Server virtualisation has been changing the way companies buy, deploy and manage servers. They've done this by reducing the number of physical servers in an IT environment and consolidating servers, saving space, reducing power and the time taken to install a server. VMware and Microsoft still dominate this market but recent developments by XenSource make their range of virtualisation products appealing.
The family of XenSource products stem from Xen, which is a free virtualisation platform distributed under the GPL licence. XenSource however offers its own enhancements by improving the performance and management. XenSource offer three choices: XenEnterprise, XenServer and XenExpress. Xen Enterprise is aimed at high density server consolidation for the most demanding environments. XenServer consolidates up to eight virtual servers and XenExpress is the entry level option which can consolidate up to four virtual servers on one system.
We were shipped XenServer, and found it had an installation that differs dramatically from VMware or Microsoft's solutions. The host component of XenServer needs to be installed on a bare system as it doesn't run as a standard application on top of an existing operating system. Then Xen Hypervisor is allowed to runs natively which XenSource claim should provide improved performance than if it was running on an existing hosted operating system.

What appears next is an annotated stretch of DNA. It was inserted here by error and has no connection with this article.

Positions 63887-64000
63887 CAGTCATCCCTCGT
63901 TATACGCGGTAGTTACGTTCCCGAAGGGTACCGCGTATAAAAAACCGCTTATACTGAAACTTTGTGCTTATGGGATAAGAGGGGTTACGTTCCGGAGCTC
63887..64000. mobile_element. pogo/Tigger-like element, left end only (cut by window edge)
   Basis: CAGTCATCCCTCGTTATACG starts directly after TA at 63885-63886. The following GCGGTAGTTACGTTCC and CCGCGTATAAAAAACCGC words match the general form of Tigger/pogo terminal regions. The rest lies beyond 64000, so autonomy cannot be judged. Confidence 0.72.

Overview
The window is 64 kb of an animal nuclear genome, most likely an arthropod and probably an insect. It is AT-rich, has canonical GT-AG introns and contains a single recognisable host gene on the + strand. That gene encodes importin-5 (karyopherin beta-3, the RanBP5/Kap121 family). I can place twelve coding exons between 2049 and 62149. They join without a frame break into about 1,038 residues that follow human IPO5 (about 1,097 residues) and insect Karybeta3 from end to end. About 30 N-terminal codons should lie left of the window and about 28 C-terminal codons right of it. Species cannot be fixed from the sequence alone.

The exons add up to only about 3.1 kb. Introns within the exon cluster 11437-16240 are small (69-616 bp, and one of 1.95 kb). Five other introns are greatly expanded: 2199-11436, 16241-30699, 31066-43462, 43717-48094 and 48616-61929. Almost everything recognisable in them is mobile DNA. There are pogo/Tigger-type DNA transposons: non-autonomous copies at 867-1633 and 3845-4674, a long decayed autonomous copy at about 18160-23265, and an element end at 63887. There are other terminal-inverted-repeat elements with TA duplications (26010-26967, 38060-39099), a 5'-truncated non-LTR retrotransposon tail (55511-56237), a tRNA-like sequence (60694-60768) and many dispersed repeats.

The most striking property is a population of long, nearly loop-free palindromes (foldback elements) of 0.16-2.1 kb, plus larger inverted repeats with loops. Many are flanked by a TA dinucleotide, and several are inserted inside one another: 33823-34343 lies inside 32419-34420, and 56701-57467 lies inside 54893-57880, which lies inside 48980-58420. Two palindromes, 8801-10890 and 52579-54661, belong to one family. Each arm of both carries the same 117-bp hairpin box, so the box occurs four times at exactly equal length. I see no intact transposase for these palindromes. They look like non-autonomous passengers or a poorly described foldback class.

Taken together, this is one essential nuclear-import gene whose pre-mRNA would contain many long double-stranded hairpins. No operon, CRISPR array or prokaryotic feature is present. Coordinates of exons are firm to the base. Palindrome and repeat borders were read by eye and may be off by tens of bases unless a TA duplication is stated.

The actual installation is pretty straightforward and if you know Linux you will be familiar with the set-up processes. The installation installs the Debian distribution, its driver support and also installs Xen Hypervisor. You also may want to use a powerful server as your host since this machine will run all your virtual machines.
You must remember to use at least 1GB of RAM. We tried to test the XenServer with less than 1GB of RAM and we had problems starting XenServer. Initially we thought these errors were brought upon by something else but soon realised that by installing 1GB of RAM on the host machine we were able to successfully start XenServer.
The second part of the installation is to install the management software. This needs to reside on a different machine to the host running XenServer, but doesn't need to be installed on anything with a lot of processing power. Then, using the management software you can connect to the XenServer in order to manage your virtual machines. You can start and stop the machines and also monitor the CPU usage, free memory, and disk and network rates.
The latest release of XenServer contains a number of new features where Xen VMs can run Windows 2000 Server as well as Windows 2003 Server and Windows XP2 with support for multiple CPUs. Basic support for iSCSI is also included. XenServer also has an option which converts existing physical installations into virtual machines.
XenServer still has a fair way to go in order to catch up to the current functionality already offered in VMware and Microsoft's virtualisation solutions -- but it's quickly improving and is a lot more affordable.